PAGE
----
Modelowanie matematyczne we wspomaganiu procesów decyzyjnych w opasie buhajków
AbstractThe present study shows some applications of mathematical modelling as a tool for gaining a valuable insight into the factors that determine the efficiency of the fattening process of young bulls. Such knowledge may be useful in taking informed production decisions that would lead to optimal economic results. In constructing the theoretical models of bull fattening, the available experimental and literature data were used, and two decision problems, namely how to determine the composition of feeding rations and how to design an optimal fattening strategy, were considered. The strategy focused on the sequence of daily gains, the end-point of fattening and the time of possible replacement of one bull-calf with another in varying technical and economic conditions. Analyses were performed for bulls of late- and early-maturing beef breeds and of dairy breeds. The strategy was optimised by adopting the following approaches: (i) fattening to the assumed slaughter weight, (ii) fattening with the assumed duration, and (iii) cyclic fattening with the replacement option. The fattening was modelled as a separate farming activity that starts after weaning and is split into several stages. Depending on the kind of the approach, the length of the stage was fixed or varied. At each stage, the state of the process (body weight) was observed and the decision (daily gain or daily gain x stage length) affecting the process was made. The optimal daily gains were selected from among the admissible daily gains defined by the growth rates assumed in the French, American and Dutch feeding standards and by the expected growth rates of the bull breeds under study, estimated by means of Richard's growth model. The technical parameters of the models included initial body weight, slaughter weight, width of the body weight class interval in the optimisation process, percentage deviation from the expected daily gains, length of the fattening period, length of a stage in the fattening period (length of the planning horizon in the cyclic fattening), and body weight of a replacement bull-calf. The economic parameters comprised prices of feeds, cost of a calf, cost of a replacement bull-calf, non-feed costs, and live weight price of young bulls. Nutrient requirements were determined according to the INRA and NRC feeding standards, assuming 20 kg-wide class intervals of body weight and 100 g-wide class intervals of daily gain. For all the combinations of body weights with daily gains, feeding rations were compiled by linear programming with a simplex method. This made it possible to minimise the cost of the ration that ensures adequate levels of both energy and protein at a specified dry matter intake. Three types of feeding rations were considered: A — maize silage, concentrate, B — wilted grass silage, concentrate, and C —maize silage, wilted grass silage, concentrate. The optimal strategy of fattening was devised by using a dynamic programming method. The optimisation criterion (the objective function) was defined as maximisation of the expected direct surplus* from the whole fattening process. The direct surplus from fattening determined at the end of each stage was calculated by subtracting the direct costs borne from the beginning of the fattening process from the actual value of live weight production. The effects of the optimal fattening strategy designed were evaluated by estimating such indicators as feed and nutrient conversion, direct surplus, direct cost of 1 kg of live weight production, and economic efficiency of fattening. The efficiency of fattening was defined as a percentage ratio of the value of live weight production to the direct costs of fattening. The input variables for the models can easily be modified and adapted so as to reflect the conditions of various production systems. Hence, the software designed by the author on the basis of the models has the potential to become a useful decision-making tool for beef producers and agricultural extension professionals. However, the solutions obtained may only be treated as a suggestion to be considered when taking production decisions. At the same time, it seems that gaining information on the critical components of bull fattening by means of sensitivity analysis was even more important than predicting precise figures. The results of modelling were as follows. With the feeding rations fulfilling the nutrient requirements of the INRA standards and with the slaughter weights assumed to be 600 vs. 700 kg for the bulls of latematuring beef breeds and 500 vs. 600 kg for the bulls of dairy breeds, the mean optimal intensity of fattening was higher for the lower slaughter weight. This resulted from the relatively high optimal daily gains at the early stages of fattening, and indicates that intensive feeding of young bulls is the most efficient. In contrast, when the nutrient requirements of the NRC standards were adopted, the resulting optimal daily gains were higher in the fattening to the greater slaughter weight. This may be associated with the differences in the nutrient requirements for the defined body weight and daily gain of the fattened bulls between the two systems studied. Extending the assumed fattening period caused a decrease in the expected mean optimal daily gains. Unlike the expected direct surplus, the expected economic efficiency was highest for the shortest fattening period (180 days). The efficiency decreased with increasing duration of fattening. In the model of cyclic fattening with one rotation allowed and the price of 1 kg of calf live weight equal to that of 1 kg of young bull live weight (5.0 PLN), the optimal replacement time always fell in the middle of the assumed planning horizon. The sequence of daily gains in the two cycles was the same. A slightly lower economic efficiency can be expected for a longer (18 months) than shorter (12 months) planning horizon. At the same cost of a bull-calf in both cycles, the optimal fattening strategy was independent of body weight. At the price of 1 kg of bull-calf live weight set at 8.0 PLN and the price of 1 kg of young bull live weight at 5.0 PLN, bull replacement appeared to be unprofitable in the 12-month planning horizon both for the late-maturing beef breeds and dairy breeds. In the 18-month planning horizon the replacement was more profitable than the continuation of fattening of the previous bull only for the dairy breeds. Regardless of the assumed slaughter weight or the length of the fattening period, the expected economic efficiency of the optimal fattening strategies was higher for the INRA system than the NRC system. For both feeding systems, the highest economic efficiency can be expected when the animals are fed with maize and wilted grass silage supplemented with concentrates, and slightly lower when the ration consists of maize silage supplemented with concentrates. At higher daily costs of feeding with the ration composed of maize silage, wilted grass silage and concentrates, the optimal slaughter weight decreased, as did the optimal length of the fattening period, while the optimal daily gains usually increased. In the option with the assumed slaughter weight, the optimal daily gains usually fell slightly, however, the expected economic efficiency of the process was noticeably lower. The optimal fattening strategies developed did not display great sensitivity to the changes in the production and economic variables. However, alteration of these variables considerably influenced the expected economic efficiency of fattening. There were no distinct differences in the economic efficiency of the optimal strategies between the models with the assumed slaughter weight and the assumed fattening duration (under similar production and economic conditions). Therefore, when the optimisation criterion (the objective function) is maximisation of the direct surplus, the choice of the type of the decision model should mostly be driven by technological considerations or the possibilities for selling the live weight produced.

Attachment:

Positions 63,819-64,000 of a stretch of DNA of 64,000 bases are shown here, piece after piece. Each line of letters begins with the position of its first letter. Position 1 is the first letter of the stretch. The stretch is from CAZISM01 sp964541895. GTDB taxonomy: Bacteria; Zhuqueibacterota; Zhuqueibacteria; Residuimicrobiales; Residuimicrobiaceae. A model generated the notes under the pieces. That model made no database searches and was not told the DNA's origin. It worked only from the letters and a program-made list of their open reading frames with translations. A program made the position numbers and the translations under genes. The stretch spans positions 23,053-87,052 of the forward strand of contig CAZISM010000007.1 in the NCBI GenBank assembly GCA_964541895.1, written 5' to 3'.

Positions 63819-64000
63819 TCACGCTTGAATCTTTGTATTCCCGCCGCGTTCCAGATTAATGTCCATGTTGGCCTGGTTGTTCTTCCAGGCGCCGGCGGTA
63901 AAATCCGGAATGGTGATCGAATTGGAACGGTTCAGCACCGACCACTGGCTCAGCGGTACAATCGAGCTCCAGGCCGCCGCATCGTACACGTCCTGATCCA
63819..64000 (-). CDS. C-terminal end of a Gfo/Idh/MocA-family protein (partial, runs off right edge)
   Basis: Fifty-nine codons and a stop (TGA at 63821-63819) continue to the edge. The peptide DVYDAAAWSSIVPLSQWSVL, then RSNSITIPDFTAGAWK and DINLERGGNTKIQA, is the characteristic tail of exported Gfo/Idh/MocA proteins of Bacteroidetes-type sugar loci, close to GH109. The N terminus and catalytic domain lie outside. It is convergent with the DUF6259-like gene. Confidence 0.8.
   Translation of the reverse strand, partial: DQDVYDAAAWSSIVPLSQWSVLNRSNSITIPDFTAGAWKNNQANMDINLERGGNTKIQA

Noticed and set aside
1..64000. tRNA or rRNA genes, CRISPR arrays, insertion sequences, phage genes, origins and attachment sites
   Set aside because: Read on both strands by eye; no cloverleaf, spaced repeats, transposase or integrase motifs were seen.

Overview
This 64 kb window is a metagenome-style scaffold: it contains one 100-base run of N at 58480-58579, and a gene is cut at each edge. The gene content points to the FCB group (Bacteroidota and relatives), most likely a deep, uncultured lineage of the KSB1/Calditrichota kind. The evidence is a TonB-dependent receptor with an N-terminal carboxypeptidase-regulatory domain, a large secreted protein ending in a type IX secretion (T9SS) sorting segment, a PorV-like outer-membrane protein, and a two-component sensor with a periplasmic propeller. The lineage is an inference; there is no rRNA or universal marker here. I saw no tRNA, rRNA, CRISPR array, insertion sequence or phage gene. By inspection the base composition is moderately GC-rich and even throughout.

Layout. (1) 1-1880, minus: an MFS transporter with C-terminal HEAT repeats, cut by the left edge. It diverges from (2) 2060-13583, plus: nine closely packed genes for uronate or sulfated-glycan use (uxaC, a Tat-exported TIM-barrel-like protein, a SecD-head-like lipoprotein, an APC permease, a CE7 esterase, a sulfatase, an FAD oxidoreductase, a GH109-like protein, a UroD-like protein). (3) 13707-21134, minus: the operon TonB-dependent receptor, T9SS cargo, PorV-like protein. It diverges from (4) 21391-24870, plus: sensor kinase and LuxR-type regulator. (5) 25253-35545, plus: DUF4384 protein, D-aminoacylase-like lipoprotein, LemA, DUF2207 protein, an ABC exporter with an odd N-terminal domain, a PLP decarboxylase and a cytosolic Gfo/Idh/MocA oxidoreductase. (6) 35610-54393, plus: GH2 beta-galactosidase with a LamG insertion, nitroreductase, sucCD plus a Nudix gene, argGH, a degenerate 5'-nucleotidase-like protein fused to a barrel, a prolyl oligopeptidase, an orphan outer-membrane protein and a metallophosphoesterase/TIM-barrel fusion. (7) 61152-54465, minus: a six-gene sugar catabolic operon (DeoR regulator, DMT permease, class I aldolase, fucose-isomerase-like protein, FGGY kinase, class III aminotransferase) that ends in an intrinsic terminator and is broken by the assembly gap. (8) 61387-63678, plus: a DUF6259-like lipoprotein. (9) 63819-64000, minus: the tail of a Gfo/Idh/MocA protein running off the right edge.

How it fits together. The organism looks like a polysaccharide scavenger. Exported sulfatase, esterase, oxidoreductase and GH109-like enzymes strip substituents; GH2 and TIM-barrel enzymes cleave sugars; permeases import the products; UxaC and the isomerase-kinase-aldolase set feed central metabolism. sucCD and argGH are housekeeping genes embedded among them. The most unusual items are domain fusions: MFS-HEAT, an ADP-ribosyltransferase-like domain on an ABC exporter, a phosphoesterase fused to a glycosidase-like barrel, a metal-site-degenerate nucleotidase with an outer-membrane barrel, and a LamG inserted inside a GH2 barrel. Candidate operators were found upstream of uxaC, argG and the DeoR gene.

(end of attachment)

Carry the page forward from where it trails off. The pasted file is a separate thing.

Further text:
|Other language title versions||Mathematical modelling to support decision-making processes in the fattening of young bulls|
|Publisher||Uniwersytet Rolniczy im. Hugona Kołłątaja w Krakowie, MNiSW |
|Publishing place (Publisher address)||Kraków|
|Book series /Journal (in case of Journal special issue)||Zeszyty Naukowe Uniwersytetu Rolniczego im. Hugona Kołłątaja w Krakowie. Rozprawy, ISSN 1899-3486, (0 pkt)|
|Publication size in sheets||12.5|